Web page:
On 28 March, the MOJ launched a consultation on extending the use of fixed recoverable costs (FRC) to tackle the continuing high costs of civil litigation in most cases valued up to £100,000. Originally proposed in the 2017 report by Sir Rupert Jackson, this is the latest in a long line of reforms aimed at reducing legal fees. Such changes already introduced, include the two-year capped-costs pilot for cases valued between £100,000 and £250,000 in the business and property courts that commenced on 14 January 2019. Both changes should provide confidence for smaller businesses to defend their interests in courts.

The consultation, which Kennedys is providing a response to, closes on 6 June 2019.

Contact: Clare Johnston

Environmental considerations in central government contracts

On 11 March, the Cabinet Office and the Department for Digital, Culture, Media and Sport launched a consultation on a new evaluation model for incorporating social value, including environment considerations, into awards of central government contracts. Part of the proposal is that a minimum of a 10% weighting would be applied to social value (where this is relevant) in the evaluation of bids. The consultation, which closes on 10 June 2019 with a government response is planned for 2 September 2019, is yet another clue towards policy priorities around tackling environmental impacts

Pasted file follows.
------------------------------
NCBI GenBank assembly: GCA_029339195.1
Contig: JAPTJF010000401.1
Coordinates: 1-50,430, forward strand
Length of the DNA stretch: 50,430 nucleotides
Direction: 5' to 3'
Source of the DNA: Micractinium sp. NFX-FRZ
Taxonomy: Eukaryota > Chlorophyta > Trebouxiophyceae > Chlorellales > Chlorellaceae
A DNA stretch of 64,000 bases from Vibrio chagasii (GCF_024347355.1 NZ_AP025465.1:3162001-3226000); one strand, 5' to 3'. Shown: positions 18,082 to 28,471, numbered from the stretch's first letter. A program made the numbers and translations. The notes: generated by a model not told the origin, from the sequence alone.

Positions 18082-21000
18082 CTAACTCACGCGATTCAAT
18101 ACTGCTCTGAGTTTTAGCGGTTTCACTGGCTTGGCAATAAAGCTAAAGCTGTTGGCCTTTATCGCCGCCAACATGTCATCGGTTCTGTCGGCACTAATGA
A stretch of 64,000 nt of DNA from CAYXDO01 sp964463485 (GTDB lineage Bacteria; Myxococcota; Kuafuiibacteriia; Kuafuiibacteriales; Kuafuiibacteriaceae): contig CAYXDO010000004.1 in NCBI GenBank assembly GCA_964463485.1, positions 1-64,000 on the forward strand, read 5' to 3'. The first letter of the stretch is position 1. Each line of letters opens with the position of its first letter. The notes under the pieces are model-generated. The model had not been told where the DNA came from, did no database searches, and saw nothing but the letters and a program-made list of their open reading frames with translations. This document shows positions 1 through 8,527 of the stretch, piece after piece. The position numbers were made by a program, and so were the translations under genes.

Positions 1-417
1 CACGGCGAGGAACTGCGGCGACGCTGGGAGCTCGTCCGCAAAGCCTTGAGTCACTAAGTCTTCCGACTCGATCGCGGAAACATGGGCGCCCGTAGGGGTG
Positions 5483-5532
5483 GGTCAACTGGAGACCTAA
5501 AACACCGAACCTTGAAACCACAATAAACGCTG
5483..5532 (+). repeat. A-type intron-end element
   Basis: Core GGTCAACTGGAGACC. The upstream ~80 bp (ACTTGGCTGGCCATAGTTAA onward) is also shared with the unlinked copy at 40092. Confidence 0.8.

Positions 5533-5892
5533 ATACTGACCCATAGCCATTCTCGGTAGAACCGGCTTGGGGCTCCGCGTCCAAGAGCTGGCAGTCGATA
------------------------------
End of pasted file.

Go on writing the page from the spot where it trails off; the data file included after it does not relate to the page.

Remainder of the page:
Contact: Alison Loveday

Related item: Climate change and the Financial Conduct Authority

Consumer Contract Regulations 2013 review

On 7 March, the government opened a consultation to review the Consumer Contracts (Information, Cancellation, and Additional Charges) Regulations 2013 (the Regulations) to determine how it is working in practice.

The Regulations came into force on 13 June 2014 and regulate most contracts made between a trader and consumer, covering such things as the pre-contract information that must be provided to consumers and the right to cancel contracts whether contracting on premises, online or at their home.

The consultation closed on 1 May 2019 and the government will be publishing a report later this year. The consultation does not propose to change the regulations.

Contact: Reuben Berg

Confidentiality clauses under the spotlight